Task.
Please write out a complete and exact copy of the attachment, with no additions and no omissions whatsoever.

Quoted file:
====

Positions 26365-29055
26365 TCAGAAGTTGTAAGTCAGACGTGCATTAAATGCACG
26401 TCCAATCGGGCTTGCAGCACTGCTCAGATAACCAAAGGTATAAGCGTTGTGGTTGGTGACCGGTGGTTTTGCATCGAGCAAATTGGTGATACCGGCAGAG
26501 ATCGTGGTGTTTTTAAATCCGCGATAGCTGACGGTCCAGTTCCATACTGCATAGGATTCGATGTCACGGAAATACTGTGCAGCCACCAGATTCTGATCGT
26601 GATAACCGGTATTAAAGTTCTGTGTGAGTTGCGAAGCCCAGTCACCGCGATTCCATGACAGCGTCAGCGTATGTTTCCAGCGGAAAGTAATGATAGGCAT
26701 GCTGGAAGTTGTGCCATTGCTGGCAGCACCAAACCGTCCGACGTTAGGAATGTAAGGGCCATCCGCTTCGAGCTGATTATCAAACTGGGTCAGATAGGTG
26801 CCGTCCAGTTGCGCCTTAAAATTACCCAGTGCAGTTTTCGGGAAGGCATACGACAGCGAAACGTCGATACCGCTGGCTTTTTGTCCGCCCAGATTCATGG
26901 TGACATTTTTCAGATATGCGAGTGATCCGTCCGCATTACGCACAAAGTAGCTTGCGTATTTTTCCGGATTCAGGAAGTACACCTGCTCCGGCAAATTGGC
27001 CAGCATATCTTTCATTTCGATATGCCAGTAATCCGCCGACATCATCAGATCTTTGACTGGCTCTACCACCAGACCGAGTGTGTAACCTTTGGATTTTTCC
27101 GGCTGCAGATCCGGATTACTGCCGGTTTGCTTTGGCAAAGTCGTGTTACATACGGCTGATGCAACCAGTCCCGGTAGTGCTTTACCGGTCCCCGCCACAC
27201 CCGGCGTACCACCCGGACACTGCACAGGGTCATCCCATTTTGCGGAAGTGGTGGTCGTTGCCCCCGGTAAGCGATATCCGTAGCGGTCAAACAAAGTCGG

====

Positions 26365-29055
26365 TCAGAAGTTGTAAGTCAGACGTGCATTAAATGCACG
26401 TCCAATCGGGCTTGCAGCACTGCTCAGATAACCAAAGGTATAAGCGTTGTGGTTGGTGACCGGTGGTTTTGCATCGAGCAAATTGGTGATACCGGCAGAG
26501 ATCGTGGTGTTTTTAAATCCGCGATAGCTGACGGTCCAGTTCCATACTGCATAGGATTCGATGTCACGGAAATACTGTGCAGCCACCAGATTCTGATCGT
26601 GATAACCGGTATTAAAGTTCTGTGTGAGTTGCGAAGCCCAGTCACCGCGATTCCATGACAGCGTCAGCGTATGTTTCCAGCGGAAAGTAATGATAGGCAT
26701 GCTGGAAGTTGTGCCATTGCTGGCAGCACCAAACCGTCCGACGTTAGGAATGTAAGGGCCATCCGCTTCGAGCTGATTATCAAACTGGGTCAGATAGGTG
26801 CCGTCCAGTTGCGCCTTAAAATTACCCAGTGCAGTTTTCGGGAAGGCATACGACAGCGAAACGTCGATACCGCTGGCTTTTTGTCCGCCCAGATTCATGG
26901 TGACATTTTTCAGATATGCGAGTGATCCGTCCGCATTACGCACAAAGTAGCTTGCGTATTTTTCCGGATTCAGGAAGTACACCTGCTCCGGCAAATTGGC
27001 CAGCATATCTTTCATTTCGATATGCCAGTAATCCGCCGACATCATCAGATCTTTGACTGGCTCTACCACCAGACCGAGTGTGTAACCTTTGGATTTTTCC
27101 GGCTGCAGATCCGGATTACTGCCGGTTTGCTTTGGCAAAGTCGTGTTACATACGGCTGATGCAACCAGTCCCGGTAGTGCTTTACCGGTCCCCGCCACAC
27201 CCGGCGTACCACCCGGACACTGCACAGGGTCATCCCATTTTGCGGAAGTGGTGGTCGTTGCCCCCGGTAAGCGATATCCGTAGCGGTCAAACAAAGTCGG